Our sages teach us that when we have left this life and face the Court on High, we will be called upon to answer for our lives. Among the questions we will be asked is, “Did you throughout your lifetime eagerly await and anticipate the geulah, the ultimate redemption?”
This is a deceptively difficult question. On the one hand, the answer seems self-evident. Of course we awaited that glorious time of redemption. How could we not? The travails of our lives and the lives of Jews everywhere have kept our thoughts on the coming Messiah, on the coming redemption. And yet, if we are truly honest, have we, with all of life’s day-to-day distractions, pressures and mundane preoccupations really, fully, eagerly awaited and anticipated redemption?
We have been distracted by our lives. We cannot help but be. As Jews we are aware that we have been created both flesh and soul, of heaven and of the earth. Our thoughts by virtue of our creation must be focused on both redemption and the world. As such, the question is impossible for us to answer in the affirmative.
But we will be asked. So, perhaps, the challenge is not in how we must answer but in how the question is phrased.
Perhaps it will be, when that awesome day comes, that the question will be asked, “Was there a day, an event, a moment, when you felt that redemption was at hand; that you were actually engaged in the redemptive process, that Mashiach was actually knocking on the door, awaiting entry?
In short, was there a moment when you felt the miraculous?
There are those who proclaim that life is filled with miracles, that if we truly open our eyes we cannot help to see that it is so. To them, miracles abound. But what is it that they mean when they speak of miracles?
Is it a miracle when you are accosted on a street corner only to have a police car “miraculously” drive by at that moment? Is it a miracle when, faced with foreclosure of your home, you win Lotto? Is it a miracle to notice the beauty of a field filled with wild flowers?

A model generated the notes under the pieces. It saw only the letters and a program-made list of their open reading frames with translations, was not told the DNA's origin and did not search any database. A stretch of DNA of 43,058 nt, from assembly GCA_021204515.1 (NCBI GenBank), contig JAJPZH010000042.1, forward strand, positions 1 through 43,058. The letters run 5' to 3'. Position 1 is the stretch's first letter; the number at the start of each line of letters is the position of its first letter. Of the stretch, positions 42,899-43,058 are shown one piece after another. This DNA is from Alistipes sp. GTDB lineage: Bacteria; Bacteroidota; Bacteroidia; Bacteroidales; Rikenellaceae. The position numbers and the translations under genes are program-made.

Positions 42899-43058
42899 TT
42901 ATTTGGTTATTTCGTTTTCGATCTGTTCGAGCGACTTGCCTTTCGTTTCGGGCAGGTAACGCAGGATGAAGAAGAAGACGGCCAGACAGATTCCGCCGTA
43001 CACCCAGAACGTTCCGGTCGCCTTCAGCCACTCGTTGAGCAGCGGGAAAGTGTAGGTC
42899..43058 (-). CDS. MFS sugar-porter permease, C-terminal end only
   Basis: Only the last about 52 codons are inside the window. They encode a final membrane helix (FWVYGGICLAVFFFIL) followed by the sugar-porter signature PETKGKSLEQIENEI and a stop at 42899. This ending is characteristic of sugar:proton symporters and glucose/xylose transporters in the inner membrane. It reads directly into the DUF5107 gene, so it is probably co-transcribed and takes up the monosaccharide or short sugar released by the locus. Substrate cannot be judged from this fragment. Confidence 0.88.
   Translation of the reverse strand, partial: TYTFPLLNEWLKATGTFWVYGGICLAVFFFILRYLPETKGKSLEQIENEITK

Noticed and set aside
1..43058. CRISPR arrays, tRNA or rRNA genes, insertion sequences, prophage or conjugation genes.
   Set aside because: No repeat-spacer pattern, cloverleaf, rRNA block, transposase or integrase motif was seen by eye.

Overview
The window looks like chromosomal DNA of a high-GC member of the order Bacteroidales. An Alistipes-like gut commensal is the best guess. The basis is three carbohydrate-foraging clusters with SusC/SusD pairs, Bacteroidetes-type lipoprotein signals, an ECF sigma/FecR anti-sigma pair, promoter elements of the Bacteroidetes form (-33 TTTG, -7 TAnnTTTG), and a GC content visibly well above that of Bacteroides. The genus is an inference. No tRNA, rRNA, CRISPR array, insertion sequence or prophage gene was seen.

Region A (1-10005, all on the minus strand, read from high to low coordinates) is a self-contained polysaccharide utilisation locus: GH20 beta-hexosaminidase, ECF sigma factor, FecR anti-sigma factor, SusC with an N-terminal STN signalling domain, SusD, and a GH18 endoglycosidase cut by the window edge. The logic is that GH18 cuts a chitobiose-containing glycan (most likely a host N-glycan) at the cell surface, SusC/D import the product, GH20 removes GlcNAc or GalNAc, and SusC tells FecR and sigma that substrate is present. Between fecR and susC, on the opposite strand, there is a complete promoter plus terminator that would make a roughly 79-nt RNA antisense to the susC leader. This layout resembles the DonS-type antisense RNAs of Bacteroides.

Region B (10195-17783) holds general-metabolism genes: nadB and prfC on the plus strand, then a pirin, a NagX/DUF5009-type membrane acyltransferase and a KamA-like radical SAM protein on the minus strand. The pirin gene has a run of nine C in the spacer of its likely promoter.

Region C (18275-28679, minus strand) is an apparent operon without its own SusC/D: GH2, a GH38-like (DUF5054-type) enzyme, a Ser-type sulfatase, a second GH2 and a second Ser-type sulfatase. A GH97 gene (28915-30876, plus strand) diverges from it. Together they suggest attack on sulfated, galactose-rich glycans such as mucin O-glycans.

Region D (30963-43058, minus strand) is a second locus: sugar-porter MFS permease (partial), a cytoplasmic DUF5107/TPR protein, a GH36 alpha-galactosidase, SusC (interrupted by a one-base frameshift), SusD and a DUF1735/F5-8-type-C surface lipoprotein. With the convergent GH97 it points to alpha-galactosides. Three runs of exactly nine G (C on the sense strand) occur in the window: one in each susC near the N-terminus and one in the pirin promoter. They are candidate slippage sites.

Does a miracle depend on the suspension of natural law?
Is it all of these things? None of them?
I would suggest that the thing that makes a miracle (versus a fortuitous confluence of circumstances, i.e. “luck”) is God’s involvement. When God is involved in our lives, not only are we experiencing the miraculous but, by definition, redemption is as close as the beating of our own hearts.
The truth, as our sages have taught, is that God is close by always. Yet even closeness is not always so easy to discern. We can follow God’s commandments, pray fervently, and lead lives of exemplary behavior and yet not feel the closeness of God.
As Jews, our history and tradition have taught us that God indeed engages in our lives. Didn’t He intercede in the lives of the Hebrews, redeeming them from slavery? The challenge for the modern Jew is that we tend to embrace miracles as communal events and most often in the distant past. They happened long, long ago. Sinai comes to mind.
But personal miracles? The modern Jew often dismisses such things. Isn’t embrace of miracles the domain of other religious traditions? Aren’t we more “rational” and “legalistic” in our lives?
The truth is, God engages us all the time and our experience with miracles is not wholly communal nor in the distant past. Miracles animate every aspect of our existence. It is our success or failure to note and embrace these miracles that will provide our answer to that question on High.
Have we experienced redemption? Yes! Once. A hundred times. A thousand times.
More than asking, What is redemption? or, What is a miracle? we might want to ask, What does it mean to have God in our lives, to know the holiness of the Divine touching our everyday lives? To feel as did the Jews at Sinai, who saw the mountain smoking and saw the voices and the flames, who trembled in awe as they responded, “we hear and we act…”?
The question is, Have we felt the hand of God in our own lives and responded as did the Jews of old?
That is redemption. That is to know the power of the Mashiach in our lives.